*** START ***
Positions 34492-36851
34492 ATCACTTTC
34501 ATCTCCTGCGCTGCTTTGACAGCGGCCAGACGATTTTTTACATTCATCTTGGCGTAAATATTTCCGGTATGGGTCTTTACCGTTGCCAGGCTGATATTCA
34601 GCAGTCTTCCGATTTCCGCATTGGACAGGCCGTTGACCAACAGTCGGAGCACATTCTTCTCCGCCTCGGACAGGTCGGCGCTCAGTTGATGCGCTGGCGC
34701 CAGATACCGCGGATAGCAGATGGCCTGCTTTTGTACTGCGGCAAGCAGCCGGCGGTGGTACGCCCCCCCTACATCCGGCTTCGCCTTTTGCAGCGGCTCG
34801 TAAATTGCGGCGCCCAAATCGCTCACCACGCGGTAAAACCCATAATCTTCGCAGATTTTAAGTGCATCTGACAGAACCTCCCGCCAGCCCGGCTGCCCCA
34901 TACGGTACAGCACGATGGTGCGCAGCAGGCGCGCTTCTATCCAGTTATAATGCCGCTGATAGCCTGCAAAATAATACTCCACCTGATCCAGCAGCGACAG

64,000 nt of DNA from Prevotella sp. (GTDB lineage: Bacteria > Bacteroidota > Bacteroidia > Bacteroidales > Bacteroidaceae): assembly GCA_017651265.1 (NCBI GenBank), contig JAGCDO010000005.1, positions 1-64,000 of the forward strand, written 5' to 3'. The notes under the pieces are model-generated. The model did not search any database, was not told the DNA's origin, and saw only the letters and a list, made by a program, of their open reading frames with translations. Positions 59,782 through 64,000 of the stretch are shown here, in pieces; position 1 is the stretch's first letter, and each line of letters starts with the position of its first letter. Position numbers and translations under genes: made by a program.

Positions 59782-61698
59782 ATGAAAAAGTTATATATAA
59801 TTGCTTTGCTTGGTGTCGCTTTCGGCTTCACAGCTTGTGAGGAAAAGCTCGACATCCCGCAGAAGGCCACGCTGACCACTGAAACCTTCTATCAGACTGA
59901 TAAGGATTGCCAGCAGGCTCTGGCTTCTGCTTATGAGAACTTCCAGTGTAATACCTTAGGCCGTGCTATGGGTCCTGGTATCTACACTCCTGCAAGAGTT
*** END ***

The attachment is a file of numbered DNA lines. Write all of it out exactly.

Positions 34492-36851
34492 ATCACTTTC
34501 ATCTCCTGCGCTGCTTTGACAGCGGCCAGACGATTTTTTACATTCATCTTGGCGTAAATATTTCCGGTATGGGTCTTTACCGTTGCCAGGCTGATATTCA
34601 GCAGTCTTCCGATTTCCGCATTGGACAGGCCGTTGACCAACAGTCGGAGCACATTCTTCTCCGCCTCGGACAGGTCGGCGCTCAGTTGATGCGCTGGCGC
34701 CAGATACCGCGGATAGCAGATGGCCTGCTTTTGTACTGCGGCAAGCAGCCGGCGGTGGTACGCCCCCCCTACATCCGGCTTCGCCTTTTGCAGCGGCTCG
34801 TAAATTGCGGCGCCCAAATCGCTCACCACGCGGTAAAACCCATAATCTTCGCAGATTTTAAGTGCATCTGACAGAACCTCCCGCCAGCCCGGCTGCCCCA
34901 TACGGTACAGCACGATGGTGCGCAGCAGGCGCGCTTCTATCCAGTTATAATGCCGCTGATAGCCTGCAAAATAATACTCCACCTGATCCAGCAGCGACAG

64,000 nt of DNA from Prevotella sp. (GTDB lineage: Bacteria > Bacteroidota > Bacteroidia > Bacteroidales > Bacteroidaceae): assembly GCA_017651265.1 (NCBI GenBank), contig JAGCDO010000005.1, positions 1-64,000 of the forward strand, written 5' to 3'. The notes under the pieces are model-generated. The model did not search any database, was not told the DNA's origin, and saw only the letters and a list, made by a program, of their open reading frames with translations. Positions 59,782 through 64,000 of the stretch are shown here, in pieces; position 1 is the stretch's first letter, and each line of letters starts with the position of its first letter. Position numbers and translations under genes: made by a program.

Positions 59782-61698
59782 ATGAAAAAGTTATATATAA
59801 TTGCTTTGCTTGGTGTCGCTTTCGGCTTCACAGCTTGTGAGGAAAAGCTCGACATCCCGCAGAAGGCCACGCTGACCACTGAAACCTTCTATCAGACTGA
59901 TAAGGATTGCCAGCAGGCTCTGGCTTCTGCTTATGAGAACTTCCAGTGTAATACCTTAGGCCGTGCTATGGGTCCTGGTATCTACACTCCTGCAAGAGTT